JIM CUNO: Now, this picture, as you note in the book itself, was originally paired with the second one that we mentioned, the Landscape with a Storm. But it was also, in the gallery in which you saw it here in the Getty, it was paired with the Landscape with the Man Killed by the Snake. We don’t have that here because that picture’s back in London, of course. But I have a copy, a photograph of it here. Could you describe the painting to us?
CLARK: Well, it’s a landscape, not unlike the landscape in the Getty. A castle on a hill, a lake, a distant town, mountains, trees framing the foreground, a little stream running from—you know, under our feet, as viewers, down into the landscape. And then you begin to see that right in the foreground, there’s a body, probably a dead body, although there’s a horrifying that it might just be still struggling. It’s wrapped around with a horrifying, and actually rather improbable, improbably large and slimy black snake, black boa constrictor.
And this figure, right in the foreground on the left, has just been spotted by a man, a beautiful man in blue, looking back horrified at it and running back into the picture, really, to try and tell his friends. And there’s a woman on the path further back, who’s just understanding that the man is saying something dreadful has happened. So among other things, it’s about the stages by which men and women come to terms with the eruption of death and danger into what seemed a stable and welcoming world.
CUNO: Yeah, yeah. I mean, that is the contrast with Landscape with a Storm, is that the landscape itself here is not unlike, much unlike, Landscape with a Calm. But there is that moment, just that instant of alarm that precedes, perhaps, you know, a change in the landscape itself. You might imagine a storm following upon the alarm expressed by the man who’s just seen the snake. There’s something wrong in that landscape, terribly wrong.
CLARK: There is something wrong in the landscape, yes. But it doesn’t infect the whole landscape, right? Once again, there’s a kind of balance between those elements in nature, and also in the human world, that are stable, predictable. The repetitions of, you know, dawn and dusk. The sun comes up, the sun goes down. We’re not in an unstoppable world. And actually, I think it’s—see, I think it’s very, very important to Poussin that painting stops time.
And these moments at which things are arrested, maybe at a moment of danger. But the arrest, the stop, enables us as human beings, to look at what’s happening, think about what’s happening, think about what we might do to bring change and temporality under control. I mean, I think painting is so important to him because it stops the flow.
So this landscape, too, after a while, you begin to think about, well, what time of day is this? Is the sun coming up? Is the sun going down? Is it morning? Is it evening? It seems important, perhaps, that it’s one or the other. But how do I decide? How do I decipher the clues that nature gives me? So I think an awful lot of the time, you know, Poussin is setting up a situation in which what appears to be stopped for eternity is, you know, much more kind of mobile and illusive than we see at first sight.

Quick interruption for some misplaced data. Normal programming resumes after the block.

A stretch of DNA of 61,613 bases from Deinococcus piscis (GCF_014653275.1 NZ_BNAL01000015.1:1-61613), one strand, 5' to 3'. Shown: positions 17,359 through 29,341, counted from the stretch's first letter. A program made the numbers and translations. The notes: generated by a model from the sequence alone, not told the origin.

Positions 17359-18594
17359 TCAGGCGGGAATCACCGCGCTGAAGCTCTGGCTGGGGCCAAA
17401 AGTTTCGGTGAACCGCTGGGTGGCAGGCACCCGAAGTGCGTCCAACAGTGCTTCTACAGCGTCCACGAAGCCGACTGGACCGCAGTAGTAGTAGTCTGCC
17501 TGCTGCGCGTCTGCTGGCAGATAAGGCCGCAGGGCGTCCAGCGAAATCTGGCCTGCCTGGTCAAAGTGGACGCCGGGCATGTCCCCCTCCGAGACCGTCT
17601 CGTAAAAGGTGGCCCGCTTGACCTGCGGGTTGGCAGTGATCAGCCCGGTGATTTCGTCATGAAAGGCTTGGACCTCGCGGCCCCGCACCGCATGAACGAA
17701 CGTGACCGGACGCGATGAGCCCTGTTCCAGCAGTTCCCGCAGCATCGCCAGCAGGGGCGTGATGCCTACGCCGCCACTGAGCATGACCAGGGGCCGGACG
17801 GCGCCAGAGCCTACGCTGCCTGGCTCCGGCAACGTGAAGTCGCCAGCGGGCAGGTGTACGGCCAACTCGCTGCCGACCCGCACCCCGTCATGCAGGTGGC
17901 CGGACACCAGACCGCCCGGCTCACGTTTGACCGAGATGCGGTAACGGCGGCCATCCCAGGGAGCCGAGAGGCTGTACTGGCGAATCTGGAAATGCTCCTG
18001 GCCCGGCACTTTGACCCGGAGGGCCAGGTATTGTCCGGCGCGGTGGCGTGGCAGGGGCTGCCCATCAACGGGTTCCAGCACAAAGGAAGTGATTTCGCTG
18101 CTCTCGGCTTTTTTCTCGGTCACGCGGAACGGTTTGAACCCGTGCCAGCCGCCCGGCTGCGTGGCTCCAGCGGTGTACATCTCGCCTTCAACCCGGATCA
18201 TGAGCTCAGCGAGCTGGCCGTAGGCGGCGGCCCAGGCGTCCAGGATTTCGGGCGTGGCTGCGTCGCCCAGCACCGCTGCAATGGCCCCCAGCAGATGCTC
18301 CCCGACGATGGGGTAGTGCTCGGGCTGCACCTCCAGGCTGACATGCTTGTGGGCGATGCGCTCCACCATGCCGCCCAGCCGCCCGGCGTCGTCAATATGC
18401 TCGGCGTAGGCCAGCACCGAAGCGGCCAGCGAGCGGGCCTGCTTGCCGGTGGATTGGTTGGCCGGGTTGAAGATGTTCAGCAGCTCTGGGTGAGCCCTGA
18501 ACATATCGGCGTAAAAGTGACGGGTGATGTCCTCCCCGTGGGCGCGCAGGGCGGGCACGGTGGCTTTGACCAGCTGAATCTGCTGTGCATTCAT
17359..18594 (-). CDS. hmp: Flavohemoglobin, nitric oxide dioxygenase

CUNO: You come to believe that it’s the morning. And you come to believe that, in part, because of the color of the light, the brightness. It’s not the reddish light that one might have at the end of day. But also by the woman who’s there, again with laundry, it seems, as if beginning her chores. Or the fishermen that are just back further in the lake, who are perhaps, again, beginning their chores for the day. So there is a sense that the day has just begun. And with this particular day, a day has begun with this alarming sight of a man who’s been killed the night before.
CLARK: Probably, yes.
CUNO: So there’s a sense that that otherwise beautiful day that was filled with promise has now begun with something terribly, terribly alarming.
CLARK: That’s right. But of course, the whole picture says, you know, life doesn’t turn on the dreadful and the deathly, that the whole scene matters, because the man, the woman, and us do see death in the landscape doesn’t mean that that’s the truth of the landscape. The landscape still is beautiful. The sun is rising. People are going— and will go about their tasks.
And nature is this sort of balance of order and disorder. And we shouldn’t give up. We shouldn’t panic.
CUNO: Yeah. And the man who doesn’t recoil in the prospect of that kind of nature is the man who sees the man killed by the snake and has the horror on his face. You draw attention to the face, in fact, as the face that is on the cover of the book, with the title The Sight of Death. And it is about how he has seen death. And you ask of that face, “What is it in the human dealings with nature that puts a stop to the present and produces a fully human temporality? What is it that does this? What but the sight of death?” What did you mean by that?
CLARK: Now, this really steers us into deep water, Jim. I mean, of, you know, thinking about the nature of the human. I think that part of Poussin’s thinking on this is that we need to have a sight of death and of our own death. We need to live our life in the full consciousness that death is part of life, a constant partner to life, if we’re to really think about the nature of human life and the time we have and what human time is, as opposed to natural time.